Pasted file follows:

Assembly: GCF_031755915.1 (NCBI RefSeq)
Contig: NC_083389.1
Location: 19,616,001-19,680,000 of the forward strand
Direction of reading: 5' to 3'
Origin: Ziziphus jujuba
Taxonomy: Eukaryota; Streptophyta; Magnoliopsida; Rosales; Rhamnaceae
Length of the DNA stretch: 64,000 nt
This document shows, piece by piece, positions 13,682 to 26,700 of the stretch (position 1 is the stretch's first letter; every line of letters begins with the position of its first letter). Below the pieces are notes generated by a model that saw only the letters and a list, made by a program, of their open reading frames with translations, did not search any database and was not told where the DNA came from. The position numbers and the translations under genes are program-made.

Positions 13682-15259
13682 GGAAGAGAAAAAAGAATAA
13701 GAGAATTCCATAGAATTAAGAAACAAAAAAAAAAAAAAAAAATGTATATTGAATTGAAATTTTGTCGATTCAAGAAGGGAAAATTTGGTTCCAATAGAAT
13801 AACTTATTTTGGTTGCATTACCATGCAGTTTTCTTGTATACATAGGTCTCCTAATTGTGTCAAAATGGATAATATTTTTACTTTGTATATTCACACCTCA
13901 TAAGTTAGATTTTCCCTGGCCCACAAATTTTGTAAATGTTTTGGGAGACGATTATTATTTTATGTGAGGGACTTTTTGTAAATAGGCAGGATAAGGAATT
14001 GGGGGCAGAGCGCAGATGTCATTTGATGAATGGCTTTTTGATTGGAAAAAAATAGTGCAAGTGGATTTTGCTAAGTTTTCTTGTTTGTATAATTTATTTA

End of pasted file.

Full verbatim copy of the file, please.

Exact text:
Assembly: GCF_031755915.1 (NCBI RefSeq)
Contig: NC_083389.1
Location: 19,616,001-19,680,000 of the forward strand
Direction of reading: 5' to 3'
Origin: Ziziphus jujuba
Taxonomy: Eukaryota; Streptophyta; Magnoliopsida; Rosales; Rhamnaceae
Length of the DNA stretch: 64,000 nt
This document shows, piece by piece, positions 13,682 to 26,700 of the stretch (position 1 is the stretch's first letter; every line of letters begins with the position of its first letter). Below the pieces are notes generated by a model that saw only the letters and a list, made by a program, of their open reading frames with translations, did not search any database and was not told where the DNA came from. The position numbers and the translations under genes are program-made.

Positions 13682-15259
13682 GGAAGAGAAAAAAGAATAA
13701 GAGAATTCCATAGAATTAAGAAACAAAAAAAAAAAAAAAAAATGTATATTGAATTGAAATTTTGTCGATTCAAGAAGGGAAAATTTGGTTCCAATAGAAT
13801 AACTTATTTTGGTTGCATTACCATGCAGTTTTCTTGTATACATAGGTCTCCTAATTGTGTCAAAATGGATAATATTTTTACTTTGTATATTCACACCTCA
13901 TAAGTTAGATTTTCCCTGGCCCACAAATTTTGTAAATGTTTTGGGAGACGATTATTATTTTATGTGAGGGACTTTTTGTAAATAGGCAGGATAAGGAATT
14001 GGGGGCAGAGCGCAGATGTCATTTGATGAATGGCTTTTTGATTGGAAAAAAATAGTGCAAGTGGATTTTGCTAAGTTTTCTTGTTTGTATAATTTATTTA